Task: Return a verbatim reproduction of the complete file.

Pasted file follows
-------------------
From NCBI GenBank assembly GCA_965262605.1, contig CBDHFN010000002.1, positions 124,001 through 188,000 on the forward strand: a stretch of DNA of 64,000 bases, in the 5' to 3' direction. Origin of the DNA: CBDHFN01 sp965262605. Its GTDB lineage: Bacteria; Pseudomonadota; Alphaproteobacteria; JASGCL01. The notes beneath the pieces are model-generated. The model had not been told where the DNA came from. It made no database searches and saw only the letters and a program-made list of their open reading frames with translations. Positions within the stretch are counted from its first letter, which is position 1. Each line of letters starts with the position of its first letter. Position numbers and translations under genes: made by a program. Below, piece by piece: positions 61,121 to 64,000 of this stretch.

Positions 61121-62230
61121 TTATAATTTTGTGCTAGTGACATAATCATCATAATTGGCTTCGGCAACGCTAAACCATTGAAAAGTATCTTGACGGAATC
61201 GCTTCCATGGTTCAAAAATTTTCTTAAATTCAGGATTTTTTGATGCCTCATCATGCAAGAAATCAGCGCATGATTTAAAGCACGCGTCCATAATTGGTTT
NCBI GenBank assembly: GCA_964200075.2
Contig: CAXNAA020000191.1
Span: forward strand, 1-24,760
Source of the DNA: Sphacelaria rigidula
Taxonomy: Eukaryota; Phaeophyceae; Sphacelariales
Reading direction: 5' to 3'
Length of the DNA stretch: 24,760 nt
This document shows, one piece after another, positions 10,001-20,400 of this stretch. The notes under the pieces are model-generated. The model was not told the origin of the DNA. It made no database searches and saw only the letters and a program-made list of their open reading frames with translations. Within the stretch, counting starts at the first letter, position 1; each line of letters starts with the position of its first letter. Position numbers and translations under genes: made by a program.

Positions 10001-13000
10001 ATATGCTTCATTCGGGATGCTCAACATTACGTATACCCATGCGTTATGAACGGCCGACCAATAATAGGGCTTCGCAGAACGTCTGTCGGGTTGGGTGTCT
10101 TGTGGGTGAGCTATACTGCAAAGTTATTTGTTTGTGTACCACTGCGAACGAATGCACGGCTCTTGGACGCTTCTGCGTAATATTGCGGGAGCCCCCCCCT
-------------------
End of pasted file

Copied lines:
From NCBI GenBank assembly GCA_965262605.1, contig CBDHFN010000002.1, positions 124,001 through 188,000 on the forward strand: a stretch of DNA of 64,000 bases, in the 5' to 3' direction. Origin of the DNA: CBDHFN01 sp965262605. Its GTDB lineage: Bacteria; Pseudomonadota; Alphaproteobacteria; JASGCL01. The notes beneath the pieces are model-generated. The model had not been told where the DNA came from. It made no database searches and saw only the letters and a program-made list of their open reading frames with translations. Positions within the stretch are counted from its first letter, which is position 1. Each line of letters starts with the position of its first letter. Position numbers and translations under genes: made by a program. Below, piece by piece: positions 61,121 to 64,000 of this stretch.

Positions 61121-62230
61121 TTATAATTTTGTGCTAGTGACATAATCATCATAATTGGCTTCGGCAACGCTAAACCATTGAAAAGTATCTTGACGGAATC
61201 GCTTCCATGGTTCAAAAATTTTCTTAAATTCAGGATTTTTTGATGCCTCATCATGCAAGAAATCAGCGCATGATTTAAAGCACGCGTCCATAATTGGTTT
NCBI GenBank assembly: GCA_964200075.2
Contig: CAXNAA020000191.1
Span: forward strand, 1-24,760
Source of the DNA: Sphacelaria rigidula
Taxonomy: Eukaryota; Phaeophyceae; Sphacelariales
Reading direction: 5' to 3'
Length of the DNA stretch: 24,760 nt
This document shows, one piece after another, positions 10,001-20,400 of this stretch. The notes under the pieces are model-generated. The model was not told the origin of the DNA. It made no database searches and saw only the letters and a program-made list of their open reading frames with translations. Within the stretch, counting starts at the first letter, position 1; each line of letters starts with the position of its first letter. Position numbers and translations under genes: made by a program.

Positions 10001-13000
10001 ATATGCTTCATTCGGGATGCTCAACATTACGTATACCCATGCGTTATGAACGGCCGACCAATAATAGGGCTTCGCAGAACGTCTGTCGGGTTGGGTGTCT
10101 TGTGGGTGAGCTATACTGCAAAGTTATTTGTTTGTGTACCACTGCGAACGAATGCACGGCTCTTGGACGCTTCTGCGTAATATTGCGGGAGCCCCCCCCT